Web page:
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Diversity 2018, 10(2), 39; https://doi.org/10.3390/d10020039

Land Manager Perspectives on Conflict Mitigation Strategies for Urban Flying-Fox Camps

1
School of Biosciences, The University of Melbourne, Parkville, VIC 3010, Australia
2
School of Ecosystem and Forest Sciences, The University of Melbourne, Parkville, VIC 3010, Australia
3
School of Technology, Environments and Design, University of Tasmania, Hobart, TAS 7001, Australia
4
Ecology and Infrastructure International, PO Box 6031, Wantirna, VIC 3152, Australia
*
Author to whom correspondence should be addressed.
Received: 29 March 2018 / Revised: 1 May 2018 / Accepted: 22 May 2018 / Published: 24 May 2018
(This article belongs to the Special Issue Diversity and Conservation of Bats)
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Abstract

Over the last 20 years, there has been a notable increase in the presence of flying-foxes (Pteropodidae) in urban areas in Australia. Flying-foxes congregate during the day in camps which at times may contain many thousands of individuals. The associated noise, smell, mess and concerns about disease transmission can result in significant conflict with local communities. Managers of flying-fox camps use a range of management approaches to mitigate tensions, but the success or otherwise of these has been largely undocumented. Land managers were surveyed to determine the relative cost and perceived effectiveness of mitigation strategies using semi-structured interviews and an online questionnaire. We found that five actions were commonly used to manage flying-foxes: (1) stakeholder education, (2) the creation of buffers between camps and adjacent residents via vegetation removal or (3) the creation of buffers via deterrents, (4) dispersal of flying-foxes via disturbance, and (5) dispersal of flying-foxes via vegetation removal. Perceptions of effectiveness varied considerably among managers. Overall, the creation of buffers via vegetation removal was considered the most effective action, and stakeholder education was perceived to be the least effective. Dispersal via disturbance was also considered effective at reducing complaints and improving amenity, but not particularly effective overall likely due to the often short-term relief provided to residents before camps were recolonised. It was evident that the actions taken by managers and their perceived effectiveness were influenced by the attitudes of the community. This highlights the importance of considering the human dimensions of human-wildlife conflict in mitigation strategies. View Full-Text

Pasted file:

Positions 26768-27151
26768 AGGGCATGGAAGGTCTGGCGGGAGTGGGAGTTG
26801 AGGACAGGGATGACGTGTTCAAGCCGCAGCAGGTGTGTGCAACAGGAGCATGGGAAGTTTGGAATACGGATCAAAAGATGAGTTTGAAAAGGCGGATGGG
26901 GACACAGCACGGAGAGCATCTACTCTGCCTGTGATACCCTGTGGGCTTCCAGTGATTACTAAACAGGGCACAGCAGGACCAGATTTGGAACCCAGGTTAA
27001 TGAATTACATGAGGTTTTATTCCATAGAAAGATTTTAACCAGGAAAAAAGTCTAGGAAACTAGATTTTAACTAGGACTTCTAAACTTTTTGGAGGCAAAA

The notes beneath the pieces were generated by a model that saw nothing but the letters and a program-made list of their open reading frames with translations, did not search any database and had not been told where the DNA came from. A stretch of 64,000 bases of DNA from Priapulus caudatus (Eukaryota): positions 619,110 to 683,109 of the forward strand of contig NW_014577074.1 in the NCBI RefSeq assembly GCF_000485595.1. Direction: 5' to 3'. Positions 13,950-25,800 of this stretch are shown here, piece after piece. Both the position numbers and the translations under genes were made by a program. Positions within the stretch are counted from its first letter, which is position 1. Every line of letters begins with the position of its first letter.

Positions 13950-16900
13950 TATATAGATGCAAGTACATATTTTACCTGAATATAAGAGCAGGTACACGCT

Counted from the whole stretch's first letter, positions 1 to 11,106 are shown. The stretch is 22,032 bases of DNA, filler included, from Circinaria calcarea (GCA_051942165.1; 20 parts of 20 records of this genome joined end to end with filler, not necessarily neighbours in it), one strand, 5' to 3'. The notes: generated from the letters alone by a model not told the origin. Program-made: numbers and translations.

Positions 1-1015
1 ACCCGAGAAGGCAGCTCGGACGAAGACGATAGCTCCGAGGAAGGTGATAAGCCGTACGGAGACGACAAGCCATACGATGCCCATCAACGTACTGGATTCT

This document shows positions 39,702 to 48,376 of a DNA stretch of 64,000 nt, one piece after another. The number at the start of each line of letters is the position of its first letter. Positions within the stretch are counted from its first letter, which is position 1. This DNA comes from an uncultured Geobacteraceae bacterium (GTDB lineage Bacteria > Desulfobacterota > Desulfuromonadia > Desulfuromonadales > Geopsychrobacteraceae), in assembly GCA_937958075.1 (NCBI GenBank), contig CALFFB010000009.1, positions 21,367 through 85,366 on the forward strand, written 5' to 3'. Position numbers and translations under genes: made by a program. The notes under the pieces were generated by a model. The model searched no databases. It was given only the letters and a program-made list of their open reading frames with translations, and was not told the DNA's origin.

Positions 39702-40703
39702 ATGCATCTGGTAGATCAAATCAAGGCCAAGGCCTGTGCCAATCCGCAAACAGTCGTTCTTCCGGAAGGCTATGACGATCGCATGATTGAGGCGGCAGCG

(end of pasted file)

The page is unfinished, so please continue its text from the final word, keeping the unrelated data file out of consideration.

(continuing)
Keywords: wildlife management; human-wildlife conflict; Pteropus; human dimensions; dispersal; buffers; Chiroptera; urban ecology wildlife management; human-wildlife conflict; Pteropus; human dimensions; dispersal; buffers; Chiroptera; urban ecology
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Currey, K.; Kendal, D.; van der Ree, R.; Lentini, P.E. Land Manager Perspectives on Conflict Mitigation Strategies for Urban Flying-Fox Camps. Diversity 2018, 10, 39.

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